Despite dangerously low levels of loyalty between middle-class millionaires and their advisors, it is possible to salvage and improve the quality of these relationships-and the results are well worth the effort. Over the past few years we undertook a sizable research initiative to identify the advisor behaviors that result in client retention, asset retention, relationship expansion and client profitability enhancement. Based on direct feedback from wealthy individuals, we identified the six most influential, and essential, parts of the equation. Importantly, these component parts of loyalty cannot be introduced on a stand-alone basis or in a vacuum, but must work in concert during the course of an advisor-client relationship to be successful.

The six elements of success and their relative importance are:
1. Character - The integrity, honesty and trustworthiness of an advisor are paramount to a functional relationship with a client.
2. Chemistry - A connection between the advisor and the client will help engender confidence and satisfaction in the relationship.
3. Caring - An advisor that works in the best interest of a client, even if it means sacrificing a lucrative sale or transaction, is highly prized.
4. Competence - Clients have expectations about an advisor's capabilities, expertise, experience and professionalism that must be met and, ideally, exceeded.
5. Consultative - An advisor's ability to combine and deliver the multitude of strategic, product, service and behavioral aspects of wealth management to the client in a way that creates a "customized" solution and experience.
6. Cost-effective - Clients expect to pay for the expertise of an advice professional, but they want to pay a fair price for the right service.
Collectively, the first four components support and enhance the overall relationship-in effect, the sum of an advisor's character, chemistry, caring and competence is greater than the whole of its parts.  For instance, a technically proficient advisor that is abreast of the latest regulations and state-of-the-art techniques can prompt a client to view the attention and expertise devoted to his or her account as evidence of caring. Similarly, clients may perceive sincere advisors with high moral standards as especially competent.

Those behaviors are the foundation on which client loyalty is built. But, by themselves, they can't create a healthy, productive and harmonious relationship between an advisor and a client. Being consultative is the nucleus of client satisfaction; doing your job in a way that assures a client that his or her needs have been fully vetted and that the right suite of products and services has been assembled to meet those needs. One advisor's competency in hedging concentrated stock positions will be useless to a retiree with a portfolio full of fixed-income vehicles, no matter how empathetic and talented the advisor is. An advisor must deliver the first four elements in a personalized and consultative way for maximum effect.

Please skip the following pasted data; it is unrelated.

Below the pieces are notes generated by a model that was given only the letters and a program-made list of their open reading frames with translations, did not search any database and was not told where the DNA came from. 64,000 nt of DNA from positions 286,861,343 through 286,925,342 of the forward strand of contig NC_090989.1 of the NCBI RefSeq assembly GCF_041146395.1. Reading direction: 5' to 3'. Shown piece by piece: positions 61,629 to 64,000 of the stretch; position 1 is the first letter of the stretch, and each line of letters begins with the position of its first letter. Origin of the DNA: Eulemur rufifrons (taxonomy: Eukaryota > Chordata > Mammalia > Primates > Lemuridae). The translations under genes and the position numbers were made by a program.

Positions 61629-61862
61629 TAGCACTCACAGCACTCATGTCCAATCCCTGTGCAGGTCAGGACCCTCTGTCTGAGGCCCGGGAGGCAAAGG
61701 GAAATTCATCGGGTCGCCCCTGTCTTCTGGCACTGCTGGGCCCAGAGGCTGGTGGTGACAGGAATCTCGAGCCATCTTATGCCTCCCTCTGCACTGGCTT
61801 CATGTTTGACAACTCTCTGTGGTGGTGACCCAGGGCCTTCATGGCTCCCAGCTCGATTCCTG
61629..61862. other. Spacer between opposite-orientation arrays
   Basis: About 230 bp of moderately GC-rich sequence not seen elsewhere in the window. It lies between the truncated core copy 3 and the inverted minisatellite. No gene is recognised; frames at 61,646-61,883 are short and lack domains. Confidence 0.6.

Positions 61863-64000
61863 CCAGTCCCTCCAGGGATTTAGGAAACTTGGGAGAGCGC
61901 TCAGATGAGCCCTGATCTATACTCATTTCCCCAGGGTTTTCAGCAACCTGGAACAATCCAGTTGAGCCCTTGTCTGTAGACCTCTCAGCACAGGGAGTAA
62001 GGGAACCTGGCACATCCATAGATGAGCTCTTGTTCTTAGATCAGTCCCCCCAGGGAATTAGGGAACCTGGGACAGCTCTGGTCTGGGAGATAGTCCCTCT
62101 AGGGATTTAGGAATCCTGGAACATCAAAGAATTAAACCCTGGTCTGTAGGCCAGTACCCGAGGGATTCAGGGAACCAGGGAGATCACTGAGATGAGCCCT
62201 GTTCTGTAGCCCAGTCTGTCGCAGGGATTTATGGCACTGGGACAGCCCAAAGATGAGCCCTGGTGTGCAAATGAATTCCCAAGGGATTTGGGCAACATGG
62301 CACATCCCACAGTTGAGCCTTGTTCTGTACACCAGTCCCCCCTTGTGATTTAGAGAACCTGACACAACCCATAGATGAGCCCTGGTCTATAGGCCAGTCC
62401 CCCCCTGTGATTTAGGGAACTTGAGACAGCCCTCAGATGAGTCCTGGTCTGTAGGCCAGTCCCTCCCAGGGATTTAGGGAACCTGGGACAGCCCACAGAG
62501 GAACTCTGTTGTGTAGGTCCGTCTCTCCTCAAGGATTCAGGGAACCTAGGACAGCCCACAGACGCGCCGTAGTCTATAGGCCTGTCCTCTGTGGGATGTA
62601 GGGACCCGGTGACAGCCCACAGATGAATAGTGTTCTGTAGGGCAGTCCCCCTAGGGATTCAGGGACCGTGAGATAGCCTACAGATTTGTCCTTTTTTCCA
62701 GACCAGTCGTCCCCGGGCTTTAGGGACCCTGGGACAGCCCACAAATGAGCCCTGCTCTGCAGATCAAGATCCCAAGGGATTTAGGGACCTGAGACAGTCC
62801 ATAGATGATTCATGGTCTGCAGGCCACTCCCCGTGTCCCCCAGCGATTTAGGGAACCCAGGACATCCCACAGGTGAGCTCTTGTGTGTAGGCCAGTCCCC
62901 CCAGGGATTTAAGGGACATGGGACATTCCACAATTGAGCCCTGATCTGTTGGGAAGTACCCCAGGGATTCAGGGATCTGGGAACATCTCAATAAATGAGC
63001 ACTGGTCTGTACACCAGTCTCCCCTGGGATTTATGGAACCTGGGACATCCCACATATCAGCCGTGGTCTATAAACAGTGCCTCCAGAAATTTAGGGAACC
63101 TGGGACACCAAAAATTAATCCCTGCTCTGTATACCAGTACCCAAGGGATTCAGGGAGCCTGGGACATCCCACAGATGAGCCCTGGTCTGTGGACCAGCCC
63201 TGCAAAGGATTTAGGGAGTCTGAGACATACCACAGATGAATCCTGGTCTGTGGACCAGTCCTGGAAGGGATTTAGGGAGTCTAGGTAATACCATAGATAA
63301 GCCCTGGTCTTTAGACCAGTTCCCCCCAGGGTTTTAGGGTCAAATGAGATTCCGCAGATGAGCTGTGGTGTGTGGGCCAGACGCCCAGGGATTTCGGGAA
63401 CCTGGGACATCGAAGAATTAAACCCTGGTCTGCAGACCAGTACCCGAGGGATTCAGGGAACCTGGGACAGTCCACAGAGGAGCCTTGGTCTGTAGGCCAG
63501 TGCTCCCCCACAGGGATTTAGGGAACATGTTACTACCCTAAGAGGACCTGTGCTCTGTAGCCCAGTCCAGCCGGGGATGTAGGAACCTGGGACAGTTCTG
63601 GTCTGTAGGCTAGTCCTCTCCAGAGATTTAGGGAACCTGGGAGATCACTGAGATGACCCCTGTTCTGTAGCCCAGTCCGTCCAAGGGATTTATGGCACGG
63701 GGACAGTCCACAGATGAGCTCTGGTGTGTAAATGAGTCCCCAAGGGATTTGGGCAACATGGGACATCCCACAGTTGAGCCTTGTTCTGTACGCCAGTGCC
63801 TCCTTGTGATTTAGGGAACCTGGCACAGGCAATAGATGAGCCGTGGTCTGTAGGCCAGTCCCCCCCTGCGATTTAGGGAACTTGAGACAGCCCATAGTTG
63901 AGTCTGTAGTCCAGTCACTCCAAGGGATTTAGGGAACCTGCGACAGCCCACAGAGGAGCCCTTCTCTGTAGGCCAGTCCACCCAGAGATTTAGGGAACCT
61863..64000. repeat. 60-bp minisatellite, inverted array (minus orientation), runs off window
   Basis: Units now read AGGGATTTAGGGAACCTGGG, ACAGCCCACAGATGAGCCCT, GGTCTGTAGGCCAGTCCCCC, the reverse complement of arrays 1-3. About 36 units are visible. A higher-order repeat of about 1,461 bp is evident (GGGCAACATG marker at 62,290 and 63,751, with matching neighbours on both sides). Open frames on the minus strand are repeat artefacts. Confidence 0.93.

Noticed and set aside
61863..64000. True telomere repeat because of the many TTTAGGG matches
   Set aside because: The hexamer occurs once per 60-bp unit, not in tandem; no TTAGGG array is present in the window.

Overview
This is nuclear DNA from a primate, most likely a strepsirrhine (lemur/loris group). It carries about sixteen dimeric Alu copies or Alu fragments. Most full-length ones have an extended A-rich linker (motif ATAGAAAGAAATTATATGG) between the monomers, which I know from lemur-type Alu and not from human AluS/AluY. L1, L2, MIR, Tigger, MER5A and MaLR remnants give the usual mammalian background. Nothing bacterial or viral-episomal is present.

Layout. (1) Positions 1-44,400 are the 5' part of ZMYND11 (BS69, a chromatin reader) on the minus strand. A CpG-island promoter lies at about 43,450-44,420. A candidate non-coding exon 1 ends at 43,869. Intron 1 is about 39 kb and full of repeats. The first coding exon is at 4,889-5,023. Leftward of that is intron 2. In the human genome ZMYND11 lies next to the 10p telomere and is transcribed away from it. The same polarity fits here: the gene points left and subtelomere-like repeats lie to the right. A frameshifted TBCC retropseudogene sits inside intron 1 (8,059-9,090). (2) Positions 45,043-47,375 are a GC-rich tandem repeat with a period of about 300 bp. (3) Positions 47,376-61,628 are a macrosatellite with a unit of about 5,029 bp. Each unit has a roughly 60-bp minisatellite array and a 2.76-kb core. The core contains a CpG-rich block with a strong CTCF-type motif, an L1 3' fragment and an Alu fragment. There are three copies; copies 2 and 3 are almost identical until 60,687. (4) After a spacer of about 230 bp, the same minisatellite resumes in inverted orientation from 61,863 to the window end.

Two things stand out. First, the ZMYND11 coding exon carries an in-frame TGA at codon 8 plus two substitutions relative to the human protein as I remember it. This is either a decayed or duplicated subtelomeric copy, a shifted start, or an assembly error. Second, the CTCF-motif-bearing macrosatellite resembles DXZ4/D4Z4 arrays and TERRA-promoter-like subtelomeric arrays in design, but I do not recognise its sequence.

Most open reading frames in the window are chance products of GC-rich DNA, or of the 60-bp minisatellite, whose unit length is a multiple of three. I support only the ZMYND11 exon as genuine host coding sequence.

Cost-effectiveness has the lowest impact on the client loyalty equation. It probably won't win you any business, but it can be a deal-breaker. A fairly priced service that is delivered by a brusque and disinterested advisor with lapsed licenses is obviously a non-starter. On the flip side, a charismatic and capable advisor that delivers an exceptional service is on the path to success ... if the price is right. If the fee is considered unfair, is unjustified, unexpected or simply exorbitant it can color the client's perception of the advisor's integrity and eventually undermine the relationship.

The six parts of client loyalty play different roles, but have interdependencies that can and must be used for both the advisor and the client to benefit.

Putting A Value On Loyalty

It takes a deft and committed advisor to leverage the framework for loyalty described above but, as mentioned, it is an effort worth undertaking with middle-class millionaires. Securing the loyalty of this group pays real dividends to advisors. Loyal middle-class millionaires gave their advisors an average of $376,000 in new, incremental assets and 11.8 qualified referrals within the past year. Within their social milieu, middle-class millionaires often are sought out for advice and referrals, making them powerful centers of influence in their communities. Furthermore, loyal middle-class millionaires are open to receiving a broader range of products and services from their advisors and are highly unlikely to transfer all or a portion of their assets elsewhere.